Morris Dancing in Oxfordshire towns and villages has an ancient pedigree. In 1560, for example, the accounts of Abingdon's parish church have an entry detailing the purchase of "two dossin of Morres belles".
Maytime celebrations in Tudor and Stuart times could be quite elaborate. According to Ronald Hutton in his excellent history of the ritual year in Britain, The Stations of the Sun (1996), a 'lord' with beribboned mace of office went out
and about preceded by a fool or 'squire' carrying an inflated bladder and dried ox-tail. There was sometimes a sword-bearer, with a cake carried on the end of his weapon which was sliced into pieces and given to bystanders.
'Most ornate of all were
the famous ales at Woodstock and Kidlington. At the former the presiding couple kept an owl in a cage, which was termed a parrot, and flails which were called nutcrackers or bagpipes. A person who gave them their real names, in this time of misrule, was fined.
At Kidlington a 'lady' ruled alone, and was chosen by her ability to catch and hold a lamb with her mouth, racing for it in competition with other young women.'
Church Ales, described in The May Day Story above, routinely featured the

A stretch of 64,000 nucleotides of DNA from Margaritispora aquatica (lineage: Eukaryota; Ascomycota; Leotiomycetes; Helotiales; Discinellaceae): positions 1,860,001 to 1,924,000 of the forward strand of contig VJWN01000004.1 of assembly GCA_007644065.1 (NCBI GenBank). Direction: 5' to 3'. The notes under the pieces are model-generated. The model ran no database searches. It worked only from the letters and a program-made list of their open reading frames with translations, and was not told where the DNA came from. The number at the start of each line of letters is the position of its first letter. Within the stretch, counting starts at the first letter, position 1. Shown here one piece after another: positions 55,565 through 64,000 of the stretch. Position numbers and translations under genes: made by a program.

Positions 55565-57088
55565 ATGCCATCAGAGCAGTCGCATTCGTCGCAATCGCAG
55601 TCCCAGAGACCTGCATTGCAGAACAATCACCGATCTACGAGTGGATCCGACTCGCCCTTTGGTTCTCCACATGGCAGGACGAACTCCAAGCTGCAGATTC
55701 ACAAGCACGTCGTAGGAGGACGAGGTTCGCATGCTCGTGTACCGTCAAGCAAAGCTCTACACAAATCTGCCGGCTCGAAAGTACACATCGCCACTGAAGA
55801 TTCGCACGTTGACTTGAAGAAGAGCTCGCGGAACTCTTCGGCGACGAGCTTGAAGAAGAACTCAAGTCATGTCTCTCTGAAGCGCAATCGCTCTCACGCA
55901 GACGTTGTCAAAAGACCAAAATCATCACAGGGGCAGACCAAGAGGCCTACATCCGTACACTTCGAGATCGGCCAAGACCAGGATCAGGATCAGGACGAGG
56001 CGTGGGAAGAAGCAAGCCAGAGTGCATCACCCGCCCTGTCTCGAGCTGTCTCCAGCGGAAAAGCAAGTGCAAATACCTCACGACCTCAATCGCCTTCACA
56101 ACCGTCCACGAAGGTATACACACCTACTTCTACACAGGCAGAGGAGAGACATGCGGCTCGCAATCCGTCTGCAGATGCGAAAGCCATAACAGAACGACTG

morris, and the gentry often paid for morris dancers to enliven their events. Aristocratic patronage continued into the 18th century. In 1705, when the foundation stone for Blenheim Palace was laid, celebrations included morris displays as well as copious
quantities of wine, punch, cakes and ale. And in 1727, the Duke of Marlborough's Blenheim accounts show payments to the morris at the election of Woodstock's MP to parliament. 'Morris dancers, £1 1s 0d,' runs the entry.
Such records give welcome
insight into the widespread employment of the morris - but they are frustratingly terse. We do not know whether the morris side had a name, where it came from, what dances were performed and so on. But we can imagine that membership of the morris conferred
some local standing - as well as money - through the interface with the gentry. We know of proud family traditions. The Waltons of Adderbury were involved in the morris for four generations or more.
Many of the sides listed below outline their own histories
on their websites. Besides Abingdon and Adderbury mentioned above, historic teams include Headington, Eynsham and Bampton where William Nathan Wells (1868-1953) was a legend. Better known as 'Jinky' Wells, he came from a family involved in the morris
for at least three generations. Joining the Bampton side in 1887 he performed for more than sixty years, as dancer, fool and musician. In 1914 he compiled a history of Morris dancing in Bampton reaching back to about 1840.